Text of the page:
2009/2/24 Bruno Marchal <marc...@ulb.ac.be>:

>>> From a logical point of view Shoemaker is right. You can say "no" for
>>> many reasons to the doctor.
>>> The copy will not even behave as you.
>>> The copy will behave like you, but is a phi-zombie.
>>> The copy behaves like you and as a soul/personality/consciousness,
>>> but
>>> yet is not you (and you are dead)
>>
>> This last is the problematic one. If it is valid, then it is also
>> valid to say that I only live for a moment and continuity of identity
>> is only an illusion.
>
> I don't think so. Unless you assume comp, but then to say the copy is
> not you has no meaning at all.
> This last is not really problematic, it is just equivalent with the
> negation of comp.
> It is brought by non-comp-people who, on the contrary insist a notion
> of continuity which is broken by digital substitution.
> For a computationalist, the "continuity" is given by the comp history,
> and is not broken by teleportation and the like, not even self-
> differentiation through self-duplication.

As I see it, to say that the copy has all your important mental
qualities but still isn't you because it lacks your soul - the
significant thing about the soul here being that it is something over
and above mental qualities - is equivalent to saying you assume comp,
but the copy still isn't you.

>> Actually, I have no objection to this way of
>> speaking, but we would then just have to say that this illusion of
>> continuity is just as good as what we hitherto thought was real
>> continuity.
>
>
> I think we agree. Just note that when I don't write "assuming comp" I
> consider also the case when comp is false. Perhaps I shouldn't.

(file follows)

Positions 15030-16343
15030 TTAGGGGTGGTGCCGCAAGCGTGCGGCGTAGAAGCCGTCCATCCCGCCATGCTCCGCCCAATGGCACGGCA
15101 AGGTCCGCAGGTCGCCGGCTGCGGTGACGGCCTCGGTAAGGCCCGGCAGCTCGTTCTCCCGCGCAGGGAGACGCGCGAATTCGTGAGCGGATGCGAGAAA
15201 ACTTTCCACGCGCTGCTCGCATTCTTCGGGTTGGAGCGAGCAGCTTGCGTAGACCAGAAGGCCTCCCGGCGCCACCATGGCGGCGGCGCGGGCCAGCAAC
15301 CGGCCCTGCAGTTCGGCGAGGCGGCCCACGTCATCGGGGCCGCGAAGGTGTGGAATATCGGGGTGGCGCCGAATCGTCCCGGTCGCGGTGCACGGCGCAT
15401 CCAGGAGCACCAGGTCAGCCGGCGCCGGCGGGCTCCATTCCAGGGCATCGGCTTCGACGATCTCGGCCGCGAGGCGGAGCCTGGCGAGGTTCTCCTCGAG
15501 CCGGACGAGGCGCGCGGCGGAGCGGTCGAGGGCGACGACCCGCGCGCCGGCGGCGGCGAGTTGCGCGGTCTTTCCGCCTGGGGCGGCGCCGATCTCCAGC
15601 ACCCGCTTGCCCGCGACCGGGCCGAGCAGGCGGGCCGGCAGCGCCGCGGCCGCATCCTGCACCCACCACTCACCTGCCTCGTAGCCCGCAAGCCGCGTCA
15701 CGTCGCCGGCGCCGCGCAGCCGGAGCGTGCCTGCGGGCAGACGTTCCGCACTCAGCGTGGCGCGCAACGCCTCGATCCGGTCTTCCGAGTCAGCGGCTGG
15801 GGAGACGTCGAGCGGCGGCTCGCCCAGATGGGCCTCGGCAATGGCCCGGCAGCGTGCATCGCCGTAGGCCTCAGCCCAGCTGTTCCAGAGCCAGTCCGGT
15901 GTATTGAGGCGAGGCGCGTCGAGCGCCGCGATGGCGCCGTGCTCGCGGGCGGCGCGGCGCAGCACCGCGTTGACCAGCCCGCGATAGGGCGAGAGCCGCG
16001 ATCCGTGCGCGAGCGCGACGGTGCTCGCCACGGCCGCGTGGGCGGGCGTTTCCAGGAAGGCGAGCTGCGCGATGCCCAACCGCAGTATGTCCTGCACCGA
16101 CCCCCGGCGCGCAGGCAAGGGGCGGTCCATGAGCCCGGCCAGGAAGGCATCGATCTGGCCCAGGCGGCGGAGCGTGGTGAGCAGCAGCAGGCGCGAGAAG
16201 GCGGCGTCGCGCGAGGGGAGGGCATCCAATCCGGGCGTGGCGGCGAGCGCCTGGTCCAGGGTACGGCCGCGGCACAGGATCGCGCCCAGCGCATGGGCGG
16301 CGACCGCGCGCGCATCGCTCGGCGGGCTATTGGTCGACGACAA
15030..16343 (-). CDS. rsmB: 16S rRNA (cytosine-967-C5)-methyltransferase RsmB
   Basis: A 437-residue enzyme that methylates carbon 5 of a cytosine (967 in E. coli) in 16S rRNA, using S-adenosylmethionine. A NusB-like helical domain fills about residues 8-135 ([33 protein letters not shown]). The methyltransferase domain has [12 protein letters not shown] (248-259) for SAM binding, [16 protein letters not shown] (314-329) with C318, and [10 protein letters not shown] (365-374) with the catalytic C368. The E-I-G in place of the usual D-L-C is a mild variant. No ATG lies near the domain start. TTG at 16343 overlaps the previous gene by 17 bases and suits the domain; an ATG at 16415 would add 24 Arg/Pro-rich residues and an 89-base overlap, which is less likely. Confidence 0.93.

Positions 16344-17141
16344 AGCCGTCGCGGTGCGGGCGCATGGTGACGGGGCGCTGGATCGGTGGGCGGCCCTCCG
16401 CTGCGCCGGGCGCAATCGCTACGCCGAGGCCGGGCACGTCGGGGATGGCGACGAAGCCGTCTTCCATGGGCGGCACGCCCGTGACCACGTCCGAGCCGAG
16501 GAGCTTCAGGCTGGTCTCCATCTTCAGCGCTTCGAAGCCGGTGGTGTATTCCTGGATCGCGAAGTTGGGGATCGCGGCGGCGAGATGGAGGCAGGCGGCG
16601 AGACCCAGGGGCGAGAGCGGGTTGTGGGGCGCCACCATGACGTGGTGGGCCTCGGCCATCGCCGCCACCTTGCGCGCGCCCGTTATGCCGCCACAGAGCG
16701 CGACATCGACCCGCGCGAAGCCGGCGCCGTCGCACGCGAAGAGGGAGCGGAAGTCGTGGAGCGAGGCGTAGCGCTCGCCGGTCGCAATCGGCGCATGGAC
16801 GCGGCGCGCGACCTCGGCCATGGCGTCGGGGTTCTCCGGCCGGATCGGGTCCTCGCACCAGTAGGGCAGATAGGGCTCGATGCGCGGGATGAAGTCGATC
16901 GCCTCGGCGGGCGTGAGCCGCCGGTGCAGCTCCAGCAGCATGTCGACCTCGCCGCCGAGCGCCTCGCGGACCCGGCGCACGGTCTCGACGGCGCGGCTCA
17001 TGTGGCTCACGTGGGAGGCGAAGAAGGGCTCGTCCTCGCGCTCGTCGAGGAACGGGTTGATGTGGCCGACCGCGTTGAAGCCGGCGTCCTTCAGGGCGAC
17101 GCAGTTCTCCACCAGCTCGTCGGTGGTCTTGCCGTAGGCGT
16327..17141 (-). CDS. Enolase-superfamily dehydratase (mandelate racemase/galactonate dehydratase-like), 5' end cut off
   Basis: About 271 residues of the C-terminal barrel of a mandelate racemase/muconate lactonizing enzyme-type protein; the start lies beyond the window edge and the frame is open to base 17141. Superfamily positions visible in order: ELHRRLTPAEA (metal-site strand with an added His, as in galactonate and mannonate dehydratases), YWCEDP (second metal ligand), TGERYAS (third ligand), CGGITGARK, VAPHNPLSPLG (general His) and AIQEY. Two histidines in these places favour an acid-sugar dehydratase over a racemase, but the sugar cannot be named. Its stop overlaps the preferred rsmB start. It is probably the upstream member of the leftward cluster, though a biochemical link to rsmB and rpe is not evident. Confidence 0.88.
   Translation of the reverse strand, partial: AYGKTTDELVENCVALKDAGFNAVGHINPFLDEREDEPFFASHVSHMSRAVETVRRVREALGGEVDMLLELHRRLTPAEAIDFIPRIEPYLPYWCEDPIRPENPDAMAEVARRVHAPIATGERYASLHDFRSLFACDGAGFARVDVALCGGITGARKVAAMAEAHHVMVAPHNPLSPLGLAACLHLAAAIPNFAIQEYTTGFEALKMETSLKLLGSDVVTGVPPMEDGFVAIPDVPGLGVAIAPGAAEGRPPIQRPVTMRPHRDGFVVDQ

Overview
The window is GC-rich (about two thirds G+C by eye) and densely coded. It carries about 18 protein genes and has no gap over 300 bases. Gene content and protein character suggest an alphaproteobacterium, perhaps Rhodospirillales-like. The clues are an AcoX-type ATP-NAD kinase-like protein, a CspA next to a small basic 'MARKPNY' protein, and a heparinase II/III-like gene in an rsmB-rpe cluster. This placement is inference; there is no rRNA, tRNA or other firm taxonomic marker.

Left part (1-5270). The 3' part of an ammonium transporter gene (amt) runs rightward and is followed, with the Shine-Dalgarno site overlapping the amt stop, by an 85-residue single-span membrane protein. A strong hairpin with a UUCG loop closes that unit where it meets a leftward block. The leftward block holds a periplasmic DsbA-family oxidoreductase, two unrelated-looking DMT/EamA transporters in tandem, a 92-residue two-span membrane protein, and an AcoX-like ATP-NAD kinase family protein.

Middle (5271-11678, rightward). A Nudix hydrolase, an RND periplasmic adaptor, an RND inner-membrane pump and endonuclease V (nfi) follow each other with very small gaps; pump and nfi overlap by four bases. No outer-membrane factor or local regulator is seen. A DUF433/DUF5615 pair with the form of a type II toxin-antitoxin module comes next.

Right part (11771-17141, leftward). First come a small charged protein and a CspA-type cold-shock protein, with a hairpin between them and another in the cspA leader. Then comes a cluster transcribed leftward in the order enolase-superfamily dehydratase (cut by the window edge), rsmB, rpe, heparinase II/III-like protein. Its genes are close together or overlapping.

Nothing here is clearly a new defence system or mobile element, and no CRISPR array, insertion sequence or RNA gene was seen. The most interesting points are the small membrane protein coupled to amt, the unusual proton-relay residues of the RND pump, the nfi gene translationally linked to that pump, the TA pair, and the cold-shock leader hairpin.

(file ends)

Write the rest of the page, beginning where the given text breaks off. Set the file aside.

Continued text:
>
>
>>
>>
>>> The copy is you (in Parfit sense: that it is as better than you).
>>> And,
>>> the copy can be you in deeper and deeper senses (roughly speaking up
>>> to the unspeakable "you = ONE").
>>> I talk here on the first person "you". It is infinite and unnameable.
>>> Here computer science can makes those term (like "unnameable") much
>>> more precise.
>>
>> I don't see how the copy could be me in a deeper sense than having all
>> my thoughts, memories etc. It would be like saying that if I wave my
>> magic wand over you you will become specially blessed, even though
>> nothing will actually change either subjectively or objectively.
>
> The copy could be you in the deeper sense that it could be you even in
> the case where he loses some memory, all memories, or in case he got
> new memories, including false souvenirs. But then it is like in the
> movie "the prestige", your brother can be you. This path leads to the
> idea that we are already all the same person. It is "not being the
> other" which is an illusion in that case. I don't insist on this
> because we don't need to see that arithmetic is the theory of
> everything (and that physics comes from there). But it is needed for
> the "other hypostases" and the whole theological point.

I still don't understand your point. Assume that the copy is
arbitrarily close to the original me in every mental quality: is there
still some sense in which it might not really be me? If you can come
up with an answer, then it could equally well be applied to walking
across the room, which none of us do worrying that we won't survive
the experience.


-- 
Stathis Papaioannou

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